Illinois currently operates nine waivers, including one for adults with developmental disabilities overseen by the Division of Developmental Disabilities within the Illinois Department of Human Services. Under this waiver, Illinois contracts with non-profit organizations to provide case management services for adults with developmental disabilities receiving home- and community-based services as part of Medicaid. Organizations that provide these case management services are known as Independent Service Coordination agencies, sometimes shorthanded ISCs.

         In the past, Illinois had contracted with 17 ISCs, which operated in as many regions throughout the state. Illinois awarded the contracts through a noncompetitive, annual renewal process. The three plaintiff agencies before us had received contracts and provided case management services to Medicaid participants for at least 25 years. This all changed when, in September 2018, the state announced a new competitive bidding process for the contracts that would begin on July 1, 2019. The plaintiff agencies submitted bids but learned on January 2 that their existing contracts would not be renewed. The new contracts went into effect on July 1, and administrative services are now being provided by eight agencies operating in 12 regions across Illinois.

         B

         The three plaintiff agencies and three individual plaintiffs-their former clients-filed suit on May 16, 2019. Invoking 42 U.S.C. § 1983, they allege a violation of the Medicaid Act, contending that they, as ISCs, are covered by Medicaid's free-choice-of-provider provision, which requires that Medicaid recipients be allowed to select any qualified provider for their services. See 42 U.S.C. § 1396a(a)(23); see also Planned Parenthood of Indiana, Inc. v. Comm'r of Ind. State Dept. Health, 699 F.3d 962, 978 (7th Cir. 2012) (explaining the operation of Medicaid's free-choice-of-provider provision). The plaintiffs' position is straightforward: Illinois's awarding of the new contracts to new ISCs meant that the adults with developmental disabilities who were receiving case management services would no longer be able to choose their ISC and instead would have to transition to one of the new contract recipients. The plaintiffs, in short, see Illinois's switch to a competitive bidding process as unlawfully blocking their freedom to choose a provider of case management services. Alongside their Medicaid claim, the plaintiffs also brought claims under Illinois administrative law.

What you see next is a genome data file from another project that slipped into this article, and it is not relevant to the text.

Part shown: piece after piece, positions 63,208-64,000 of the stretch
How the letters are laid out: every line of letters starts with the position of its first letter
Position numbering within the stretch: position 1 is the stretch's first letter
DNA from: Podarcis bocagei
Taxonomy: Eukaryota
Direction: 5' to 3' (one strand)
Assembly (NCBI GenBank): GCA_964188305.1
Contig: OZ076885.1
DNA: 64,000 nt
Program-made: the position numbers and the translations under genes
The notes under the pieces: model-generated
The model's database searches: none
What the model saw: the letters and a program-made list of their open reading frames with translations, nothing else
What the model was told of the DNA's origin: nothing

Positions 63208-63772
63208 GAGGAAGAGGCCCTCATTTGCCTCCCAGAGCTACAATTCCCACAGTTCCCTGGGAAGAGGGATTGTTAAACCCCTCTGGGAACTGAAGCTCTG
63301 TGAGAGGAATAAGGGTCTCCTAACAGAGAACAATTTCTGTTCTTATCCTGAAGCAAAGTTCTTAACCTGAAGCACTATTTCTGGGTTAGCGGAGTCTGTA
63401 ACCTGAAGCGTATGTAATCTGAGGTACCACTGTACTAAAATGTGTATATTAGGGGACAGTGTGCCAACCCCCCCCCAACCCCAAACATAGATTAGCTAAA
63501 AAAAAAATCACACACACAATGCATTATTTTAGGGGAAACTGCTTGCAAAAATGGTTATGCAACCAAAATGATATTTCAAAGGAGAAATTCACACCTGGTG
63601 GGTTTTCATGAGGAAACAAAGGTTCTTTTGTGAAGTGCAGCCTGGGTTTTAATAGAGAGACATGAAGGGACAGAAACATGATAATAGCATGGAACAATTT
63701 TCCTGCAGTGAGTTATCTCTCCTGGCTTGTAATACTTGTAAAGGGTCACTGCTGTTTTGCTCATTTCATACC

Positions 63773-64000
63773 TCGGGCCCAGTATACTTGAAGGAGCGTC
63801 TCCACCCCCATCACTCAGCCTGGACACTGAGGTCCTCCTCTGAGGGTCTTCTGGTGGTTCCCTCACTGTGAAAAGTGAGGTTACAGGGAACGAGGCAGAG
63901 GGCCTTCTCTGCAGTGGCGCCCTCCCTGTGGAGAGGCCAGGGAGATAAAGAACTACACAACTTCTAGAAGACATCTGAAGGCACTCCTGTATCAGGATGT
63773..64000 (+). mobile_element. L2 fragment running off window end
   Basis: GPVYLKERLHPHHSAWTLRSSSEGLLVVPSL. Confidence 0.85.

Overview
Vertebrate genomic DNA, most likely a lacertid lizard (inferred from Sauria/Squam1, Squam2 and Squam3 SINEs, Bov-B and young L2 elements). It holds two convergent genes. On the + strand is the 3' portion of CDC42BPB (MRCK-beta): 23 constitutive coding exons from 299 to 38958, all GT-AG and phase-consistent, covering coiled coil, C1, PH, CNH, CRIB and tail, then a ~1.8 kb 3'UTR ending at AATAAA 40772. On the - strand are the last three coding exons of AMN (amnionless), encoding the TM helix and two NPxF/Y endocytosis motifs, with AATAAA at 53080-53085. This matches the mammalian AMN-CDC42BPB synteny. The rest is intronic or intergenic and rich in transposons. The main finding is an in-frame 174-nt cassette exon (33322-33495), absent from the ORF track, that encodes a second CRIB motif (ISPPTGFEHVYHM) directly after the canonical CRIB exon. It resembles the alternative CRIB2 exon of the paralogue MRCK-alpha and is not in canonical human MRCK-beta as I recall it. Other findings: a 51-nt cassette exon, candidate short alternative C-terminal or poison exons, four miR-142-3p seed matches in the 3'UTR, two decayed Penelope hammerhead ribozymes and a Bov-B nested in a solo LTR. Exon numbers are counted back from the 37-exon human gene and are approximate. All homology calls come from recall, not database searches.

On June 5, 2019, knowing the new contracts were set to go into effect in less than 30 days, the plaintiffs sought a preliminary injunction. They wanted to prevent the new contracts from taking effect on July 1 and instead leave all existing contracts in place. The district court denied the plaintiffs' motion on June 25, concluding that they were unlikely to succeed on the merits of either their federal or state claims. The court reasoned that, as providers of administrative services but not medical services, ISCs like the plaintiffs were not "qualified providers" within the meaning of the Medicaid statute and therefore were not covered by the enactment's free-choice-of-provider provision. In so concluding, however, the court recognized that the ...